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Wealth Management EDGE Inside ETFs Travis Walker Liang Zhao Photo by Ledd Lens LLC
Liang Zhao, CEO of Vansary (left), and Allianz's Travis Walker

Millennial Clients Expect Value Offers and Tech Savvy from Advisors

The millennial generation is laser-focused on financial security and is also leading the charge in investing in assets like cryptocurrency.

Advisors looking to attract millennial clients need to understand that members of that generation are cautious about their financial choices, well-informed and tend to use technology to invest, according to the speakers Tuesday at Inside ETFs+, part of Wealth Management EDGE at The Diplomat Beach Resort in Hollywood Beach, Fla.

Millennials experienced long-lasting trauma from going through the Great Financial Crisis, according to Travis Walker, business solutions and diversity consultant with Allianz. Many lost their jobs and struggled for years to find new employment, while their parents might have lost a significant portion of their savings. That experience left millennials focused more on building a cash buffer to protect themselves from future economic shocks rather than investing their money for future returns. The pandemic and tech valuations crashing in 2022 only compounded those tendencies. Walker told the story of his younger sister, who lost her job with Countrywide Mortgage. In the aftermath, she could barely hold on to the home she had just purchased. Last year, she told Walker she was let go again—this time, from Silicon Valley Bank. But in 2023, she was prepared for the aftershocks because she saved her cash over the past decade.

“If a cat jumps up on a hot stove, it will never jump up on a hot stove again, but it might not jump up on a cold one either,” said Walker, referring to his sister’s cash-hoarding approach. “Now you can talk about if that’s the smartest move, given that she was on the sidelines for much of it and not doing a lot of investing. But when you talk about the behavior and what changed her mindset, she got burnt once in 2008, and by the time 2024 came around, she could send a text saying ‘Lol,’ that she was out of a job.” (Walker’s sister has since hired a financial advisor.)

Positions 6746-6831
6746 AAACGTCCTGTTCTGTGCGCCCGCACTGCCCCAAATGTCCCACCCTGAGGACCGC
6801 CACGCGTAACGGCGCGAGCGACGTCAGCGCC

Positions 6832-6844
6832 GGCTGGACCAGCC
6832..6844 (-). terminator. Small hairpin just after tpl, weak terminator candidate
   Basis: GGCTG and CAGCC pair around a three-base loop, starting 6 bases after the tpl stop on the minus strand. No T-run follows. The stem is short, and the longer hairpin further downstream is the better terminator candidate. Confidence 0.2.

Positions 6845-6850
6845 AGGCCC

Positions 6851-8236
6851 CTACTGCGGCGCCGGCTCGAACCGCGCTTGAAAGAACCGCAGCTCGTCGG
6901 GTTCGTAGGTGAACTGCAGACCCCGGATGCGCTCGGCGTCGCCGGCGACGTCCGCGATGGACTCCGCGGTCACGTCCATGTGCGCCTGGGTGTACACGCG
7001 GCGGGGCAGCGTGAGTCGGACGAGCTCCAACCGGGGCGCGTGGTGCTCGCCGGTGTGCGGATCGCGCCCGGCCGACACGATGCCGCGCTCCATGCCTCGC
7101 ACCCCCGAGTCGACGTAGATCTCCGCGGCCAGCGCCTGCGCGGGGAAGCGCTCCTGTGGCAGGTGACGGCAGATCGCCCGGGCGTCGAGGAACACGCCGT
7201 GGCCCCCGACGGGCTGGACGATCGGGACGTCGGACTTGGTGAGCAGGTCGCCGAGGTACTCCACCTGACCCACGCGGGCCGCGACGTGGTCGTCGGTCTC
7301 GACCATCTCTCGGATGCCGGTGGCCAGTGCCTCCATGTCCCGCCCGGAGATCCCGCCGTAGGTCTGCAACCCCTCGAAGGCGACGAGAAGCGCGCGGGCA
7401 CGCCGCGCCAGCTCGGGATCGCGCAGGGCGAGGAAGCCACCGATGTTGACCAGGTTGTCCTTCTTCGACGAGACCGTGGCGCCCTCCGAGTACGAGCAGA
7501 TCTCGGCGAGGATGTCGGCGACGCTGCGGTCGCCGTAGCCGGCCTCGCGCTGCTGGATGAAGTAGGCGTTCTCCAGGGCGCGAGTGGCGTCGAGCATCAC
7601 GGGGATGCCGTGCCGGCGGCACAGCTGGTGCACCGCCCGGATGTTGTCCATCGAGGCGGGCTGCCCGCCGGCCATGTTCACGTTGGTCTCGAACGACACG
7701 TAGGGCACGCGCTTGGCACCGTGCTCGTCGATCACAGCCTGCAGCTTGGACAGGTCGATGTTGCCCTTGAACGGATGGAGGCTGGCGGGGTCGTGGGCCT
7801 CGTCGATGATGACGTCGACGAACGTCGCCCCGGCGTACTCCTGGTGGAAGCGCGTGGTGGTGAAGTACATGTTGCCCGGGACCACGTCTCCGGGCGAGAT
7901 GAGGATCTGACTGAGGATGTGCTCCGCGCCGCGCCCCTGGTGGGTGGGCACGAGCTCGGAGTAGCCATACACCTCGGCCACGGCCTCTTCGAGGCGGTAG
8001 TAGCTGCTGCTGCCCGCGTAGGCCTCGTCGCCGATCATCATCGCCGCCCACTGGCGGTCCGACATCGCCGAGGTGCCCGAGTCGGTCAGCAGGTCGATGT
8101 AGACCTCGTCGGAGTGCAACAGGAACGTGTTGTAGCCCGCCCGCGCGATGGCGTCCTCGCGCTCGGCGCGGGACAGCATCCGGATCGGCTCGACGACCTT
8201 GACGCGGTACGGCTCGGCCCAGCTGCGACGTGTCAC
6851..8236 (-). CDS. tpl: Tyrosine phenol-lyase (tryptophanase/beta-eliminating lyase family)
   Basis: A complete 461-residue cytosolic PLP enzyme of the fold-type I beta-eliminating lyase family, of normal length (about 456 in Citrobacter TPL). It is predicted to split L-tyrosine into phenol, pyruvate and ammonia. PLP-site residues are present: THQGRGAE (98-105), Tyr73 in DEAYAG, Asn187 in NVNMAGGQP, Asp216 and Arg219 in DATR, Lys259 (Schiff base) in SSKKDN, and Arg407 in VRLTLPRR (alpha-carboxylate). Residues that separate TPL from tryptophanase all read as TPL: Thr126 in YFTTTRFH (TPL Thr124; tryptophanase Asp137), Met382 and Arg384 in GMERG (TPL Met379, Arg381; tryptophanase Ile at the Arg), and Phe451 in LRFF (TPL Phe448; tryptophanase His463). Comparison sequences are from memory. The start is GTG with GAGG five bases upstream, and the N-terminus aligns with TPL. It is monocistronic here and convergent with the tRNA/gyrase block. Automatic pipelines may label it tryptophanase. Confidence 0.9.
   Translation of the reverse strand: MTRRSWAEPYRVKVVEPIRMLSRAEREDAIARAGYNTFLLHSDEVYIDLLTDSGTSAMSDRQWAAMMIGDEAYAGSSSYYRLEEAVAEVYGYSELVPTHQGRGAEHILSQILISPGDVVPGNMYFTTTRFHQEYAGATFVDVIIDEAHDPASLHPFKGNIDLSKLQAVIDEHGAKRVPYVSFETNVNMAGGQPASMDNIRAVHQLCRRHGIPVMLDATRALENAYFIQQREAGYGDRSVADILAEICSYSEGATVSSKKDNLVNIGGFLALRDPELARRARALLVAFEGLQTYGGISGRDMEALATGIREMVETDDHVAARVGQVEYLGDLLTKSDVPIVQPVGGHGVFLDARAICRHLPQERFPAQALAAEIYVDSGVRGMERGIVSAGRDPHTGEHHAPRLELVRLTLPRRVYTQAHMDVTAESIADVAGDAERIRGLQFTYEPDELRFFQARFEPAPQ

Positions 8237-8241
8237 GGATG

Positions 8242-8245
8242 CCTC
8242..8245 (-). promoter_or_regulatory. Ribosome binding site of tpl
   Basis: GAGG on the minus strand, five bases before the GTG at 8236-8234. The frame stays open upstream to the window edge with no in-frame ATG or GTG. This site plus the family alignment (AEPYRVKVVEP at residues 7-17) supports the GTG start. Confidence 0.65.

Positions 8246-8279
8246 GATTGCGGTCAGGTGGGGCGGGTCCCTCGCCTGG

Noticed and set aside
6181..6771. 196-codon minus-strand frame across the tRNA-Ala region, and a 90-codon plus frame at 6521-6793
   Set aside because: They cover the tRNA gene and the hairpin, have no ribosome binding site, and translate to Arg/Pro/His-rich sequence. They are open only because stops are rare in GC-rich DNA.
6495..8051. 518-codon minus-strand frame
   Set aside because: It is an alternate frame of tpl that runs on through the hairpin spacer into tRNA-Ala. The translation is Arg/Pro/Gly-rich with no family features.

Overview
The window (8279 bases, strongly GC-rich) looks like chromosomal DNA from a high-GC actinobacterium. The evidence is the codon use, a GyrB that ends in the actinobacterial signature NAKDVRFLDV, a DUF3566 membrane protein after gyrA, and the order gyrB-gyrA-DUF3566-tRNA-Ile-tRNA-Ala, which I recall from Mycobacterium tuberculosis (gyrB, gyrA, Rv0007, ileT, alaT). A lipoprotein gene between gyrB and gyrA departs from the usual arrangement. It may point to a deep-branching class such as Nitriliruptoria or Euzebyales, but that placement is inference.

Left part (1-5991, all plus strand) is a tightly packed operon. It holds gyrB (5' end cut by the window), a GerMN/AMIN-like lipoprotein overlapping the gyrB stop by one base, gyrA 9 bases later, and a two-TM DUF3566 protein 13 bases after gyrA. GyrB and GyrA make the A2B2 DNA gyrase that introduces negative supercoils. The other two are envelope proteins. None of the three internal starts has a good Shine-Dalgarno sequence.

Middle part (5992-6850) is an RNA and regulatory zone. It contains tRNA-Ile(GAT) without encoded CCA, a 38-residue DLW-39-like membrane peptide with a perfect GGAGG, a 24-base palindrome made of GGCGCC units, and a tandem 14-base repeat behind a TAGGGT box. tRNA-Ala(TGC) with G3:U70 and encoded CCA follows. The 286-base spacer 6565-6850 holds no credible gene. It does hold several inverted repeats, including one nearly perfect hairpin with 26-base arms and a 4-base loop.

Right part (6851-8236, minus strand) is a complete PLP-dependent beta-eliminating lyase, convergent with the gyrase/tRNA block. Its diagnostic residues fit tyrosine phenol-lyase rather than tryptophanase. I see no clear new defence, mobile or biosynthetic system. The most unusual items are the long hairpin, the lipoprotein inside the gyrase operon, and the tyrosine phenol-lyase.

In addition to the lasting impact of those experiences, millennials often struggle with high student debt, which makes it harder for them to become homeowners, start families, build a nest egg or save money for retirement, noted Liang Zhao, CEO of Vansary, a digital events and marketing agency. That also makes them much more cautious about their investing choices. Zhao cited a survey that found 61% of millennials say financial security is the primary goal for how they approach their savings.

Another attribute that sets millennials apart from their parents is that they are very comfortable using technology to invest. That includes robo advisors, online retail brokerages, AI and cryptocurrency, according to Zhao. “The participation of millennials, as well as Gen Z, is much higher in the digital sphere, as well as on their phones. Let’s talk about mobile interfaces and the ability to access retail investment via the phone. Hello, Robinhood!” she noted.

Zhao cited surveys by the Motley Fool that show, partly due to this tech-savvy, 55% of millennials, a higher share than any other generation, own individual stocks. Forty-seven percent own retirement investment accounts. Forty-three percent—also the highest percentage of any generation—own cryptocurrency. And another 33% own mutual funds.

This is also trickling down to Gen Z, 37% of whom already own stocks and have retirement accounts despite not having a lot of money, noted Zhao.

What does that mean for financial advisors? Don’t treat millennials as “kid idiots” who don’t know what they are talking about, said Walker. “If you are dismissive, you are already in trouble.”

Advisors also need to ensure that their technology is up to date to meet millennials’ high expectations for tech adoption. Walker noted that if you don’t have an online presence, you might as well not exist for those clients. Similarly, you might be turning people away if your website looks dated.

Advisors also have to prove to millennial clients that they bring value to the table, either in the services they receive or in working toward goals that are important to them, such as leaving a positive impact on the environment or using their investments to allow them to travel.

“When it comes to the millennial investor, the goalposts have definitely moved,” said Zhao. What we need to give them looks very different.”

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